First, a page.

Vietnamese gets 15 months' jail for importing rhino horns from Angola without a permit

Eight pieces of cut rhinoceros horns and a packet of powdery substance were found in Nguyen Vinh Hai's two luggage bags on Aug 31, 2017..
Eight pieces of cut rhinoceros horns and a packet of powdery substance were found in Nguyen Vinh Hai's two luggage bags on Aug 31, 2017..PHOTO: AVA

SINGAPORE - A Vietnamese construction worker was on transit at Changi Airport when eight pieces of cut rhinoceros horns and a packet of powdery substance were found in his two luggage bags.

On Monday (Feb 26), Nguyen Vinh Hai, 29, who was transiting to Luang Prabang, Laos, was sentenced to 15 months' jail for importing these items from Angola without a permit.

On Aug 31 last year, acting on a tip-off, Air Checkpoints Branch customs officers stopped Hai and escorted him to a holding room at Terminal 2, said Agri-Food and Veterinary Authority (AVA) prosecutor Edwin Ignatious M.

Among Hai's luggage, officers recovered five gift boxes containing eight pieces of cut horns weighing 2.98kg. They were wrapped in thin translucent plastic and aluminium foil.

The matter was referred to AVA for investigation.

While checking the two luggage bags, AVA officers found a plastic packet of powdery substance weighing 17.68g. It was wrapped in aluminium foil and waste paper, and stuffed in footwear in one of the bags.

The cut horns were derived from three horns and from at least two black rhinoceroses, the court heard.

Mr Ignatious sought a stiff sentence of at least 15 months' jail. He said Hai's acts brought adverse reputation to Singapore as a transhipment hub for illegal wildlife, and that such offences were difficult to detect.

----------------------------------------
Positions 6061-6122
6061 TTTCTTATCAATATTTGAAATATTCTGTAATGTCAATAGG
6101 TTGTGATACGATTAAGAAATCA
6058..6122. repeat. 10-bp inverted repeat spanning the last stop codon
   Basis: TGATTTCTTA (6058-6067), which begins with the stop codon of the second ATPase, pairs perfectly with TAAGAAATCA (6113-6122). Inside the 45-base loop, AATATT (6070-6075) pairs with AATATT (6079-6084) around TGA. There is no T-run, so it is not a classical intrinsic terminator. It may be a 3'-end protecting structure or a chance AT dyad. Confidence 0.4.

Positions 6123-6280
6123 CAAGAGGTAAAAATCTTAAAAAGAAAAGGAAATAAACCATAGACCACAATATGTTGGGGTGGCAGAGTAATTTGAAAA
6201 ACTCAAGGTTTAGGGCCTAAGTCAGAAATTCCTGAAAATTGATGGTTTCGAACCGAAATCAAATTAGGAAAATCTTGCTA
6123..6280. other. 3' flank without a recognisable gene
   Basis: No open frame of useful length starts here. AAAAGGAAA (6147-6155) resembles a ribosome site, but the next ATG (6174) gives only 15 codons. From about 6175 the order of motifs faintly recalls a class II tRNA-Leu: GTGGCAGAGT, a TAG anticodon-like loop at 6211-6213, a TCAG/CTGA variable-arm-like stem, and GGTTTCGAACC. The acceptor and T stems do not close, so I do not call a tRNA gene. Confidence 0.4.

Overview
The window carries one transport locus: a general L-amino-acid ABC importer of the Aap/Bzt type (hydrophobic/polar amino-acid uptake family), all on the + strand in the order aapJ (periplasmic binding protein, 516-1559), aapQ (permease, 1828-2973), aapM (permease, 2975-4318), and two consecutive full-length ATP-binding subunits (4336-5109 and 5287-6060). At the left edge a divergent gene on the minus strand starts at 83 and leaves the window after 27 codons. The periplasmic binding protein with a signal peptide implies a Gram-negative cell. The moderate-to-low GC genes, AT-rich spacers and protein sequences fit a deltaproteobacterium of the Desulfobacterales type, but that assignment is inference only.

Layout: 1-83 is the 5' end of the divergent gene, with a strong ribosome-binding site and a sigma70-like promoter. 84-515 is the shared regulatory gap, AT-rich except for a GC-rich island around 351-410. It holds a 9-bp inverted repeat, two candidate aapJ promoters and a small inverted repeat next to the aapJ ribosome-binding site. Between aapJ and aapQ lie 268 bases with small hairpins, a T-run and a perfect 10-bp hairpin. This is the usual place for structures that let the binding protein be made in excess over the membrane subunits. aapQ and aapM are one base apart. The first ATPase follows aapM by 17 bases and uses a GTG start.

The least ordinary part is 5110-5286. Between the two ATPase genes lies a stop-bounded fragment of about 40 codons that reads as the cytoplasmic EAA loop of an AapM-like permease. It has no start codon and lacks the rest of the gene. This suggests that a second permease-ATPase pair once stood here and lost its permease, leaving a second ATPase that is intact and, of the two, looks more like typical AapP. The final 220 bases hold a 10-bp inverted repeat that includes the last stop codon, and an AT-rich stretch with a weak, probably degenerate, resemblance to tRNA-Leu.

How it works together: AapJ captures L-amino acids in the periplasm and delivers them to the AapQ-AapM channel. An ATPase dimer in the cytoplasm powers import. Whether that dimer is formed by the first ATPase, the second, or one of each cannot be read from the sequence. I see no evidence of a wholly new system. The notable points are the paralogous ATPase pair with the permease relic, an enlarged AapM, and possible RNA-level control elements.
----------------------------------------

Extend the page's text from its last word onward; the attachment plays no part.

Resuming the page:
Citing data from the International Union for Conservation of Nature, Mr Ignatious said the black rhinoceros population has been declining by an estimated 97.6 per cent since 1960. There are now fewer than 5,000 black rhinoceroses in the wild, he added.

The decline is largely due to unrelentless poaching for the rhinoceros horn trade. The horn is believed in the traditional Chinese medicine community to be a cure-all for many ailments, said Mr Ignatious.

He added that based on a reported rate of about US$65,000 (S$86,000) per kg, the value of the seized horns of 3.15kg in this case can potentially fetch up to almost US$204,750.

Mr Ignatious said Singapore's sheer volume of passenger traffic - more than 50 million passengers a year - makes it easy for the Republic to be used as a conduit or staging area for the smuggling of endangered species into Singapore and to other parts of the world.

Hai, who is divorced, said in mitigation that he has to look after his parents and an eight-year-old child in Vietnam. Pleading for a lighter sentence, he said he was remorseful for what he had done.

He pleaded guilty to importing derivatives of a scheduled species from Angola without a permit under the Endangered Species (Import and Export) Act.

District Judge Shaiffudin Saruwan backdated Hai's sentence to Sept 6 last year.

The maximum penalty for the offence is a $50,000 fine for each scheduled species, not exceeding a total of $500,000, and two years' jail.